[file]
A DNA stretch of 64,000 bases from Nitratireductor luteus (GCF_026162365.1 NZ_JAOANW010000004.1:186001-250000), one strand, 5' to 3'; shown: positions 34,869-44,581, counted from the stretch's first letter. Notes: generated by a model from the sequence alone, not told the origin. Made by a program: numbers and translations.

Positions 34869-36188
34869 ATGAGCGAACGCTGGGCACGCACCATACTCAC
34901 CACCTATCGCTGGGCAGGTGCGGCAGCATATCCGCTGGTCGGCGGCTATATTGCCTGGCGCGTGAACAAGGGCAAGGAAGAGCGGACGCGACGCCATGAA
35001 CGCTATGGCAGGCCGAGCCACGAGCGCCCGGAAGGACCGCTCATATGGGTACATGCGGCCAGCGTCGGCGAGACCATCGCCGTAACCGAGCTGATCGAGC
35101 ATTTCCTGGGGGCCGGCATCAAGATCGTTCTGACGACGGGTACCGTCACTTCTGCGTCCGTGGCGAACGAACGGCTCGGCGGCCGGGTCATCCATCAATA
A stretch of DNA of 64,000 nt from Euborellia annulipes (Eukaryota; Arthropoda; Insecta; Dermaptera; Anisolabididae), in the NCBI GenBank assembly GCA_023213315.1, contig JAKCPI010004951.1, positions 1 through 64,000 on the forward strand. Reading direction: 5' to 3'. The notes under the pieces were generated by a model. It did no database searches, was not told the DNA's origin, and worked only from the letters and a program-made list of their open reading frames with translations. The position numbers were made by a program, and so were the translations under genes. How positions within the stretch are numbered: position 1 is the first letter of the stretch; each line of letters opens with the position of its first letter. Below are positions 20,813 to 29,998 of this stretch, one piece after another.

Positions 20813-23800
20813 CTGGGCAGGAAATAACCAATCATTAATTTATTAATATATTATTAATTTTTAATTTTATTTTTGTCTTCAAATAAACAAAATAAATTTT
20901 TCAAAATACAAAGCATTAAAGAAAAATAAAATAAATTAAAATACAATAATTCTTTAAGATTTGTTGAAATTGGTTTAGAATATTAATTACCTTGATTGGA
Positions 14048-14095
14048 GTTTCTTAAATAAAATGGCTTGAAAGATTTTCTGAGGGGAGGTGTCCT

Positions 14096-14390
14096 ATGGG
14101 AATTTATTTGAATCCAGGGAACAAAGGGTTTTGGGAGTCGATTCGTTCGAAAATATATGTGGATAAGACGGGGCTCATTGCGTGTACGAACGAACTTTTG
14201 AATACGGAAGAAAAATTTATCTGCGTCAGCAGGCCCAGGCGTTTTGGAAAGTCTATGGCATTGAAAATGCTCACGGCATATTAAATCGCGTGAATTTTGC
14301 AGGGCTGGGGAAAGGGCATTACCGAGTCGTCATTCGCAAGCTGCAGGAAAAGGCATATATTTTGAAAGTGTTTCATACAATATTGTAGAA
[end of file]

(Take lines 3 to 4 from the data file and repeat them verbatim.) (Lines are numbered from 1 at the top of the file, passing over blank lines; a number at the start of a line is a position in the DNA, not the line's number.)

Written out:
34869 ATGAGCGAACGCTGGGCACGCACCATACTCAC
34901 CACCTATCGCTGGGCAGGTGCGGCAGCATATCCGCTGGTCGGCGGCTATATTGCCTGGCGCGTGAACAAGGGCAAGGAAGAGCGGACGCGACGCCATGAA